Several months ago, Jean Wang (Extra Petite blogger) showed in her Stories the cute set of books her toddler adores and she got an avalanche of questions about the series because she has like half a million follows and then they bought every copy Jojo Learning had. For a few months at least, I could recognize this set anywhere and I went to the biggest bookstore in Chinatown to see if it wasn’t a treasure trove of books, old and new, a hidden gem….
Not so much. Nothing (in the kids section) looked newer than 1990 and it seemed like the books were coated in a layer of dust and had faded covers from years on the shelves. There were no big names it seemed.
So I could recognize the set when it turned up among recommendations on Amazon when I was considering buying a Bao Bao Learns Chinese music book for my niece. Amazon sure knew how to recommend books during Lunar New Year.
By the way, Jojo Learning looks so good and one day later this year after careful considering, I will splurge on some pop culture books or something.
- The text is a little repetitive and rhythmic with repeat animal friends making appearances. This format empowers children to feel like they are reading successfully.
- Everyday toddler/school-aged kid activities are address like using the bathroom, cleaning up, getting dressed, dining, etc.
- Books are durable for mid- to older toddler with glossy covers and moderate heavyweight pages. Maybe even a gentle younger toddler, too.
- The graphics are super cute – like a collection of rotund stuffed animals. The handwriting font adds to the cuteness and provides kids with diverse appearance of Chinese characters.
- At US$30 (Jojo Learning) and Cdn$39 (Amazon.ca) each of the 15 books costs US$2 / Cdn$2.60 each.
- For the likes of me, simplified Chinese is a con. It is a lot easier to scratch out the simplified character in Pleco to look it up though.
- I’ve annotated about half the series (see below) and found that the title of the second volume introduces a term in the title and throughout, that doesn’t actually exist. I couldn’t find it through Google, Pleco, Sheik Cantonese dictionary, or consulting with my mother.
- The handwriting font it cute but you can see from the cover of the fifth volume that the character 大 is written wrong and a couple other infractions.
Right away I want to read and understand these stories so that I can read without stumbling (too much) for Kiddo who is not keen as it is to hear me speaking something that is not our Chinese and fast not so interested in toddler-cute stories. However, the vocabulary and concepts are on par for he who wants to delve into (age) 10+ Star Wars and (age) 7+ Ninjago stories. He has been part of a school Home Reading program for a month, reading tiny books with simple phonics and learning sight words. I’ve been envious of his progress in English versus not having texts for him in Chinese (until now). He is capable of “reading” more than the 25 or so characters he can write, having been reading (or memorizing their place on the page) terms (see last image in this post). I’m really hoping that this series could really launch things for him.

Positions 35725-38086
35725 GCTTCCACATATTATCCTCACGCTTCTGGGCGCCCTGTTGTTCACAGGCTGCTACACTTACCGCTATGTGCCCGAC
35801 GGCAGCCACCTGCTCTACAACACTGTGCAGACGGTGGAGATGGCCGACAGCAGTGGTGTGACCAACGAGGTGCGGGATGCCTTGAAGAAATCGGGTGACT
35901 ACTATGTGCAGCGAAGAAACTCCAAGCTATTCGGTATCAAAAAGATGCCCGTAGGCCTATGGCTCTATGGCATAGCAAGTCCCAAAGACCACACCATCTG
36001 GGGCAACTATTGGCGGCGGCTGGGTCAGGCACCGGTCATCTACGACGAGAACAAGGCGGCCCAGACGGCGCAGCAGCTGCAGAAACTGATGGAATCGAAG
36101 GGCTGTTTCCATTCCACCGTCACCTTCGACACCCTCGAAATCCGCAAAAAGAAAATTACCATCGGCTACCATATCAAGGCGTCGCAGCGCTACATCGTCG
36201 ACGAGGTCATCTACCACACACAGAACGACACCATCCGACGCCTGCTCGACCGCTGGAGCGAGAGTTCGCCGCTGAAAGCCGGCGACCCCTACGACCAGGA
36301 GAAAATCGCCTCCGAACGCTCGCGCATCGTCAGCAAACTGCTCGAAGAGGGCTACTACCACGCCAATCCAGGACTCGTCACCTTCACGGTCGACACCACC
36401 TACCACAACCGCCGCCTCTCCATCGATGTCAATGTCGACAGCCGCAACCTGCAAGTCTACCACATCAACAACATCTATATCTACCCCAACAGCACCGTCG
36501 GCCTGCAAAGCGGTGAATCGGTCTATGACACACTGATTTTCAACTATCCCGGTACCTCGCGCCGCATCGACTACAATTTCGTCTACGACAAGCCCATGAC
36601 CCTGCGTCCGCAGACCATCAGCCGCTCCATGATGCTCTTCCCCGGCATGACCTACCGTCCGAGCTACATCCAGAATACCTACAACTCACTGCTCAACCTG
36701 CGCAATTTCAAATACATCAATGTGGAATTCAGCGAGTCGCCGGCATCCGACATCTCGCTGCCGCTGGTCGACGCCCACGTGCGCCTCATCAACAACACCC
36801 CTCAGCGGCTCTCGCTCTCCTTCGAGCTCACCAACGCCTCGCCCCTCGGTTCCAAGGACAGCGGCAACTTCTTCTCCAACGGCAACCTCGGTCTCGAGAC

If not, I’ll be familiar with the words and stories when it’s Baby’s turn!
I have my whatever-level-it-is basis in Mandarin/Pinyin but right off the bat, there are words I don’t know off hand and having the Pinyin noted helps me from guessing and teaching him wrong. I’ve annotated tidily in a hard lead pencil, a bit apart from the characters, as a prompt. I’m defiling the books immediately! But that is the way with bilingual learning!
Pleco has been super handy for annotating because I can use the handwriting mode to scribble in the characters I don’t understand. I can throw all the characters I didn’t know the Pinyin for even though they didn’t appear consecutively in the text and Pleco translated them knowing the common groupings of the characters.
I had entered “叫名字時該怎麼” into Pleco and it provided definitions for 叫, 名字, 時, 該 and 怎麼. I learned not to have to do separate searches.
I also appreciate that I do have my level of knowledge of Chinese (Cantonese, Mandarin, Pinyin) because some other people I know who are keen to have their child(ren) learn Chinese would struggle more with this exercise.
At the end of each volume is this – what is it – addendum to the story? It’s more advanced text, not accompanied by cute images and not my first priority to translate!
As mentioned above, here is a photo of the exercise book I keep to aid Kiddo’s Mandarin lessons. On the left page, are the words he’s learned to right and should be able to reproduce on dictation. On the left page is the list of terms that use the words he has learned to write. With practice (the key to all progress), he can “read” all the terms and while his recitations are rubbish, we’re keeping on top of the “reading”!
He appreciated long before how 星 in 星期日 has the 日 and 生 that he sees in the term 生日. He can recognize that other characters like bed (床) have the character he’s learned, 木, and why that is so.